This week, the parliamentarian of the U.S. Senate is deliberating on whether to allow a sweeping immigration reform measure into a $3.5 trillion dollar reconciliation package proposed by Congressional Democrats.
The measure could give some eight million undocumented immigrants a pathway to legal status, including those brought to the U.S. as children, known as Dreamers. Aaron Reichlin-Melnick with the American Immigration Council said it’s the first time in years.
"In 2013, the Dream Act just barely failed to pass in the Senate. Now, in 2021, it feels like this is the best chance to succeed where that bill failed," he said.
Former President Barack Obama’s Deferred Action for Childhood Arrivals program, or DACA, gave some Dreamers protection from deportation and a work permit.
Recipient Jose Patiño of Phoenix said it was a lifeline.
"You start to imagine what could be the reality, what could be true," he said.
But DACA was always only temporary. The program first came under fire in 2017 while former President Donald Trump was in office and continued to face challenges, despite a Supreme Court ruling in its favor last year.
This year, a federal judge in Texas ruled the program was illegal, cutting off the possibility of new, would-be recipients getting protection.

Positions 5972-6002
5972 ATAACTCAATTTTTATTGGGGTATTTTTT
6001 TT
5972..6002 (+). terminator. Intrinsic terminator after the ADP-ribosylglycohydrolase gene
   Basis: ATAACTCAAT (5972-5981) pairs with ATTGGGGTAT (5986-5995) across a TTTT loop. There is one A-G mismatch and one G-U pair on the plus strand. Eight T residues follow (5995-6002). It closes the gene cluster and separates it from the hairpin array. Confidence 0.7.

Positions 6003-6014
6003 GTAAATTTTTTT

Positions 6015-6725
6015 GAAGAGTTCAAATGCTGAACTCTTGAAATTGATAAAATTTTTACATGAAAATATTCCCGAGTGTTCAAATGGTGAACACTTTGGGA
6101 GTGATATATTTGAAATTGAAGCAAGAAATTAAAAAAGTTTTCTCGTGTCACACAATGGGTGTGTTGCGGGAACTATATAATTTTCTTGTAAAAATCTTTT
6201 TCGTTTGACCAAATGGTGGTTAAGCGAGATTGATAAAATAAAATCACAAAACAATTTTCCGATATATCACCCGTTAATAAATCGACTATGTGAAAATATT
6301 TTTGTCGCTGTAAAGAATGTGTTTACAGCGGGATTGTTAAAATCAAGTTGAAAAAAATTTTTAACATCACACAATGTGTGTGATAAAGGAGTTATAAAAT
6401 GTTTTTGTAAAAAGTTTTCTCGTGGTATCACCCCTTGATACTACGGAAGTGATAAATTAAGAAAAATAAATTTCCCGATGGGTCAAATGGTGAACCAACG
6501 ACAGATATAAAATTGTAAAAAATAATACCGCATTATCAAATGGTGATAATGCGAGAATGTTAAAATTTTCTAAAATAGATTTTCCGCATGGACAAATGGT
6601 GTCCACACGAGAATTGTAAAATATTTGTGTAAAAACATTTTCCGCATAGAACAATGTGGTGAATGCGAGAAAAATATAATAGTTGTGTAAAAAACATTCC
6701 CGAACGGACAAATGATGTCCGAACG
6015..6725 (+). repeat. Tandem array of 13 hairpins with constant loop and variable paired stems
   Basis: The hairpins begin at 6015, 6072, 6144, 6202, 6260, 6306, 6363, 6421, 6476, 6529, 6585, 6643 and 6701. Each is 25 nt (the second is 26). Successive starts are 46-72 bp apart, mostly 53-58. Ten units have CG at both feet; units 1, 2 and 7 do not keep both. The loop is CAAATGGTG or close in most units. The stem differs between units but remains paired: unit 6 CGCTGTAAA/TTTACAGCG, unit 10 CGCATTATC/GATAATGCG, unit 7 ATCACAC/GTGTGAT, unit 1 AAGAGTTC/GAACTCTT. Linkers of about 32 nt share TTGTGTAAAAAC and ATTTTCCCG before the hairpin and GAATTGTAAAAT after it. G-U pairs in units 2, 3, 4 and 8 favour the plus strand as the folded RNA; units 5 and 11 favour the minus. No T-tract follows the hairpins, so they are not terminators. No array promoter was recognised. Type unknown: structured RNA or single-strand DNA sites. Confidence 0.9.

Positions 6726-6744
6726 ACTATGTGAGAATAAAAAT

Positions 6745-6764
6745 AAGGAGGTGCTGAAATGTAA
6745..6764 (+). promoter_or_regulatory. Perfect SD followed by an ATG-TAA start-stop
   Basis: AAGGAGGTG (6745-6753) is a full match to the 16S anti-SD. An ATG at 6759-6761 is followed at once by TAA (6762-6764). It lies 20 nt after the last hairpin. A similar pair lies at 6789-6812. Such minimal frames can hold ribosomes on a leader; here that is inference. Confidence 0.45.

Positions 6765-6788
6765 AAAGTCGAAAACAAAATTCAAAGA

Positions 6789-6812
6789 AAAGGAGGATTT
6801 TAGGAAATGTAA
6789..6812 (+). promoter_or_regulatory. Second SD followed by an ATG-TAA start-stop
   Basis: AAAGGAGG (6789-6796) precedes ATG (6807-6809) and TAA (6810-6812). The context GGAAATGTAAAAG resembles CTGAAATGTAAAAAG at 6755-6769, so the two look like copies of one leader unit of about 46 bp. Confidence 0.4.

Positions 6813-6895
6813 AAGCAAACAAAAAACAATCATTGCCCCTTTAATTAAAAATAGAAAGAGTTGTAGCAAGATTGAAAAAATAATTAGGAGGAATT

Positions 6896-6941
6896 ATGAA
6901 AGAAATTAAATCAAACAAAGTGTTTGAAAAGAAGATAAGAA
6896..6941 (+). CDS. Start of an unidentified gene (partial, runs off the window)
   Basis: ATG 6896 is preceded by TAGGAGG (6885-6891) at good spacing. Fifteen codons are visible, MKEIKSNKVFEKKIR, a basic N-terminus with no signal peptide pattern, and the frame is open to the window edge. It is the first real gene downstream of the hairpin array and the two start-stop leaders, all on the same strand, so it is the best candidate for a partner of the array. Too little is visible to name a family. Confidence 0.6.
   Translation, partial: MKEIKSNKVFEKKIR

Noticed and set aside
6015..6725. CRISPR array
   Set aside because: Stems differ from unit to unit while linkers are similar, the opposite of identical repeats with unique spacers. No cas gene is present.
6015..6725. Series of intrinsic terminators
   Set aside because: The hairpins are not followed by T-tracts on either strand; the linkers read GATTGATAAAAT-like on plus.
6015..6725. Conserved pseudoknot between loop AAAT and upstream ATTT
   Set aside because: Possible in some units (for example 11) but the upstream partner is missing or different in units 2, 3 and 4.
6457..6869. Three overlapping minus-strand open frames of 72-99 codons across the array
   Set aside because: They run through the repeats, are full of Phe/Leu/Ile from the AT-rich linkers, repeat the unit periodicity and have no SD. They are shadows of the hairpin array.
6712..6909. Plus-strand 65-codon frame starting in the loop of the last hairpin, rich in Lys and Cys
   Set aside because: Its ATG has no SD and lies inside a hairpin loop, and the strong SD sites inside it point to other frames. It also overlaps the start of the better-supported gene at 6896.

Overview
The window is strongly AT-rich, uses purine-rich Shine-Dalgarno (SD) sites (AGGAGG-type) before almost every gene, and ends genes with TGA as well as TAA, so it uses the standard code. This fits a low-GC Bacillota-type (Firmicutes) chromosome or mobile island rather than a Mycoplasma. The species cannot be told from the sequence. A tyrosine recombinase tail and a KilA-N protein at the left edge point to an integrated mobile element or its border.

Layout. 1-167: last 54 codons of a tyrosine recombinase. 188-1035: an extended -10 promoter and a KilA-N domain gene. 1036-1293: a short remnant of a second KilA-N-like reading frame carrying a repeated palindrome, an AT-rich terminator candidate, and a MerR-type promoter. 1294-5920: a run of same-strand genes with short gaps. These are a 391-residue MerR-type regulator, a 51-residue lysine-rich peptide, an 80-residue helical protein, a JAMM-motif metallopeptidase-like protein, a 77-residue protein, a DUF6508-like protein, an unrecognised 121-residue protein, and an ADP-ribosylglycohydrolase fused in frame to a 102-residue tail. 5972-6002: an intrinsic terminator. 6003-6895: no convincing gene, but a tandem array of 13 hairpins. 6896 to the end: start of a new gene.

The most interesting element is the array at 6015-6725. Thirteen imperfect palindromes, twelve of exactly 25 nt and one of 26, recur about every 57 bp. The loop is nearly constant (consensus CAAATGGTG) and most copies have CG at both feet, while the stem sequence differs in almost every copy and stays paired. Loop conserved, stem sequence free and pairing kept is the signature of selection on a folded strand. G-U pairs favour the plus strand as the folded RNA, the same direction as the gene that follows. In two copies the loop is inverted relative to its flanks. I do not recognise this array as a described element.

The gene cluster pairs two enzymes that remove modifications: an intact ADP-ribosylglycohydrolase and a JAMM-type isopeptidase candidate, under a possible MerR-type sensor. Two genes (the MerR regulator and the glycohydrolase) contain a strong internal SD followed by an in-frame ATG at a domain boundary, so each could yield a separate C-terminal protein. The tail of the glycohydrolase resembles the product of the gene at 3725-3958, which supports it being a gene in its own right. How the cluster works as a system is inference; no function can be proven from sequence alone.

Patiño said the new measure proposed by Democrats could change that.
"Finally having a pathway to citizenship, not thinking about your status, not having to renew your DACA," he said.
To include the measure in the broader reconciliation package, Democrats must prove to the parliamentarian it will significantly impact the federal budget.
Discussions and debates are ongoing. On Monday, the House Judiciary Committee met to propose amendments to the measure. Arizona representatives were divided along party lines.
In addition to Dreamers, the immigration measure also includes a pathway to legal status for undocumented farmworkers, essential workers and recipients of Temporary Protection Status. A decision could happen as early as this week.